Let me begin by stating that neither lead character in Gone Girl is of high moral fiber. Both lack core redeeming characteristics. Readers tend to like stories neat, valuing the "good guy" and preferring to clearly identify the "bad guy .. or girl." But, in this story. both of the characters are a bit ... well let's just say shady ... 

But ... and here I know my brother is shaking his head and uttering a cry of horrified frustration ... I LIKE Amy Dunne. I admire her tenacity ... her cleverness ... her foresight ... her creative approach to life and the unsatisfying poker hand it dealt her. I like her Darkness. I like her unwillingness to be manipulated, dismissed, controlled, ignored, limited or beaten. I like how she fights.

See, I like strong women. I admire those who won't go down lightly or trip like one of those silly girls running through a dark graveyard in a B-movie horror film. 

I stand strongly in the court of Anne Boleyn and cheer her clever manipulation of Henry VIII. No, it didn't end well for her. But despite losing her head, she dramatically altered England's religion and established a legacy that left another undauntable woman -- Elizabeth I -- in charge of a country that emphatically rejected her mother. 

I dream to someday perform the role of Regina in The Little Foxes. I've read the script and watched the film with Bette Davis numerous times. And I imagine a day I stand at the top of the stairs and watch Horace -- the weak man that I despise -- collapse and thus finally give me what I want. It's an electric, horrifying and chilling scene. 

Aeschylus' Oresteia is my favorite Greek dramaElectra's darkness and ultimate revenge on her weak mother and stupid boyfriend is dynamic. 

I admire Cleopatra and her passion. I cheer how she contrived her meeting and eventual seduction of Julius Caesar. I thrill at her clever handling of Mark Antony.  I celebrate her unwillingness to be led away in chains by the fool Octavius and her strong choice to determine her own fate and death. 

Though I don't always embrace her politics, I even admire the tenacity of Hillary Clinton fighting her way through the "old boys political club." She kept her head high through all sorts of muck. And she didn't allow herself to be played as a "victim" when Bill's ... "other activities" came into the light. 

So I like Amy Dunne. She's a fighter. She's messy and understands the world. She refuses to comply to limits she doesn't accept and orchestrates the game she plays like a thought out chess match. She writes her own rules and pays the price for them at times. But life goes along on her terms ... not determined by someone else's expectations or rules. She understands the men  -- and women for that matter -- around her and won't allow herself to be underestimated, over-looked, dismissed, anticipated, or pigeon-hold into some behavior model established in Victorian times.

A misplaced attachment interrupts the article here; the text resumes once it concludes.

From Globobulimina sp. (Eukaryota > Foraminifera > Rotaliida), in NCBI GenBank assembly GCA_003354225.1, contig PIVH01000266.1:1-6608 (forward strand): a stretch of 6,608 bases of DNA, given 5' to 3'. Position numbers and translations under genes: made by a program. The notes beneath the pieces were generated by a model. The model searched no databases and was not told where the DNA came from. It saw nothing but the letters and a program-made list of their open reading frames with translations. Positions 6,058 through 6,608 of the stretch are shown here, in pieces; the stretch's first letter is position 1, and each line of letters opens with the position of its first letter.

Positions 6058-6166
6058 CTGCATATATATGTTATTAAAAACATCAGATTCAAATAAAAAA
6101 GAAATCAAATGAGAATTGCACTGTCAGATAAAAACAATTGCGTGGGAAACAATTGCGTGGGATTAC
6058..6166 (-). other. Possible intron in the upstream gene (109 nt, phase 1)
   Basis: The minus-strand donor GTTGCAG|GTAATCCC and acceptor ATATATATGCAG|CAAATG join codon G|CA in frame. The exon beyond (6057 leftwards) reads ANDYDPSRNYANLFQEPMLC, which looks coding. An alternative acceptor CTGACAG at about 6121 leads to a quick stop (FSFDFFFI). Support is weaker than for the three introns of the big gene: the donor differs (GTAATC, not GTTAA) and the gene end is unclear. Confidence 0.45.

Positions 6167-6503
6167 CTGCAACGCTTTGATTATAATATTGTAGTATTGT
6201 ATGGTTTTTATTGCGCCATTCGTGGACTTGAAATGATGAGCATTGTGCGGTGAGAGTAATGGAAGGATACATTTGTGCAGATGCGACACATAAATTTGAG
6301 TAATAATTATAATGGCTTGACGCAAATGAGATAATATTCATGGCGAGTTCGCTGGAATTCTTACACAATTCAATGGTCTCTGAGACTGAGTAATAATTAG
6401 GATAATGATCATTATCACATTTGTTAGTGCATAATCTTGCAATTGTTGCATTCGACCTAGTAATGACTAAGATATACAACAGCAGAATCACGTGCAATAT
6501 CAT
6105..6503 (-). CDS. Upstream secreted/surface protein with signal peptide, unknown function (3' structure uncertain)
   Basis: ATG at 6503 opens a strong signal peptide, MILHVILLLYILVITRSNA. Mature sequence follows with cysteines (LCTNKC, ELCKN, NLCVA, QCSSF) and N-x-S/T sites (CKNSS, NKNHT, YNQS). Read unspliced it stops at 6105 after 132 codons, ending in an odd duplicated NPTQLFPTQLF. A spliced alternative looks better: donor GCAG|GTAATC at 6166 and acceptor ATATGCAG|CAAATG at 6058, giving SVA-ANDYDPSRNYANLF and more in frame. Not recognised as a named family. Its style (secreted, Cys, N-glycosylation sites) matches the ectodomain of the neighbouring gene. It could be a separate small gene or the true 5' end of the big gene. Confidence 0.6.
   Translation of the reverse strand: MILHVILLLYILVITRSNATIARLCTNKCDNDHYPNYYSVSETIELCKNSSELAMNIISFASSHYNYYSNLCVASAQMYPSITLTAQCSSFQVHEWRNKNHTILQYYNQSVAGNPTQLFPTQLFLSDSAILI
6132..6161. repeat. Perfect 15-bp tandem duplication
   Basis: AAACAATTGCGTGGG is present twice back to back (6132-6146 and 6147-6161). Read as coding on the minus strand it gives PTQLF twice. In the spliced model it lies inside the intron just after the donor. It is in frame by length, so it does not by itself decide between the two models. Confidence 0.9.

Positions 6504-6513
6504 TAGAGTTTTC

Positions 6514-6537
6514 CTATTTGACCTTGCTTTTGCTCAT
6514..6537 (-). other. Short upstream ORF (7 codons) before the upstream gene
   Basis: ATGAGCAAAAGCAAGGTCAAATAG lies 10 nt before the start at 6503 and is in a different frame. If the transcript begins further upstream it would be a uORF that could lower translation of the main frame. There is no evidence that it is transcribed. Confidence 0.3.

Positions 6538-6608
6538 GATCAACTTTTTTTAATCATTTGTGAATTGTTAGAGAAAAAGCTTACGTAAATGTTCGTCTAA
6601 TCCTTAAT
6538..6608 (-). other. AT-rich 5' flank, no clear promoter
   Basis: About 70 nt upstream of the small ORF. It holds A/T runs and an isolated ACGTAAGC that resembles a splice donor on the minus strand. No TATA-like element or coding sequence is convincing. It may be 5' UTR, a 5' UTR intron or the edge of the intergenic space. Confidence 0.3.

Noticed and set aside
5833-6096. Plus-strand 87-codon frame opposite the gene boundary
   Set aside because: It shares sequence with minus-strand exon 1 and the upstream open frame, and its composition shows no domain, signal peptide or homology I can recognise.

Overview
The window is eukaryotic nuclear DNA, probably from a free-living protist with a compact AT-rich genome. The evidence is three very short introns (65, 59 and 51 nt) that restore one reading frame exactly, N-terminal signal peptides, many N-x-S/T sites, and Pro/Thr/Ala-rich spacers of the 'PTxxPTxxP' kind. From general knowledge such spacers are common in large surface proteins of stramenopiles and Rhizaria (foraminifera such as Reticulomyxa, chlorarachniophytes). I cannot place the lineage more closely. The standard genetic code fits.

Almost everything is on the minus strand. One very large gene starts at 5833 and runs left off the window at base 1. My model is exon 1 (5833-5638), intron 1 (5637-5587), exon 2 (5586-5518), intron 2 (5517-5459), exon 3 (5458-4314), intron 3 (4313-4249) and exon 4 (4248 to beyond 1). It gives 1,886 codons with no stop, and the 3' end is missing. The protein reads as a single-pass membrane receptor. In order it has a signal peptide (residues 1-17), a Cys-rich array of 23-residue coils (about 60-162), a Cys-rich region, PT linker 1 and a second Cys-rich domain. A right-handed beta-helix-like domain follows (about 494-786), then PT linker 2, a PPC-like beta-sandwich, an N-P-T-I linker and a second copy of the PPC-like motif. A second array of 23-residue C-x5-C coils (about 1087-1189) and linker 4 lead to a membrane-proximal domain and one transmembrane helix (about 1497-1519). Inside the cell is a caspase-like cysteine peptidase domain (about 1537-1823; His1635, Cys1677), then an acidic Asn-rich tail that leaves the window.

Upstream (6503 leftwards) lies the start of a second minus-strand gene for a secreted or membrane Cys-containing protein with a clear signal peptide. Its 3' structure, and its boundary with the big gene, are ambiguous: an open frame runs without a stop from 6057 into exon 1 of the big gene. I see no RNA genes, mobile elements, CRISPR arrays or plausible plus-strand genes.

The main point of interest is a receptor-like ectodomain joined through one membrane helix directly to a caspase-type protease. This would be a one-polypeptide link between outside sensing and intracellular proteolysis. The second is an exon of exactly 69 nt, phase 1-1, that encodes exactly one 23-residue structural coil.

Sadly, I'm probably in the minority here. But, and this is odd ... Women tend to be less than supportive of other women -- especially strong women. There exists a desire to pull those women down and to blame them or condemn them or reject them for their intelligent use of their mind or sexuality or creativity. Women are threatened by other women and strangely turn on their own kind. When a man wrongs them, they are quick to blame another woman.  And men seem pleased to have the spotlight turned away from them.

Case in point: the Biblical woman (who is NOT Mary Magdalene no matter what popular culture might suggest) found in the "very act of adultery." The masses want to stone her. But it takes two to tango. Where's the Man? Why not stone him? She couldn't have been discovered in the "very act of adultery" all alone! 

Women are just hard on other women.  Why is that? Shouldn't we stand together and cheer each other on -- Girl Power and all that jazz -- and proclaim female victories? Why is a strong woman who desires to shape her own destiny -- one who refuses to conform -- a "bad girl?" 

But I digress.

Amy wasn't stupid in Gone Girl. Yes, she took an extreme tactic BUT Nick was an idiot and a horrible jerk in SO many ways. Should we truly take His side ... feel sorry for him and see him as the victim? He set himself up for it. I might even suggest that He had it coming. So Amy didn't follow his rules. So she fought back and contrived a game she could control. So she wasn't weak. Why do we point our finger at her as evil ... bad ... sick and twisted? 

Why should we feel sorry for Nick  and want Amy to get some kind of comeuppance? Why does SHE deserve to be brought down? 

Okay, there was the murder, but that guy was crazy anyway ... 

Years ago, I started what I thought would simply be a short story about just such a woman. A woman with ideas and a plan. A woman who wouldn't allow herself to be overlooked or pigeon-hold or limited or dismissed when the rules of society -- or the rules of the men around her -- demanded her conformance to antiquated norms or expectations. It took on a life of its own and became a 40 chapter book. Oh, it's still in draft form. But maybe ... just maybe someday I will finish it and publish it and there will be one more strong woman to create debate. 

I wonder if my brother will like her and the ending of that story ...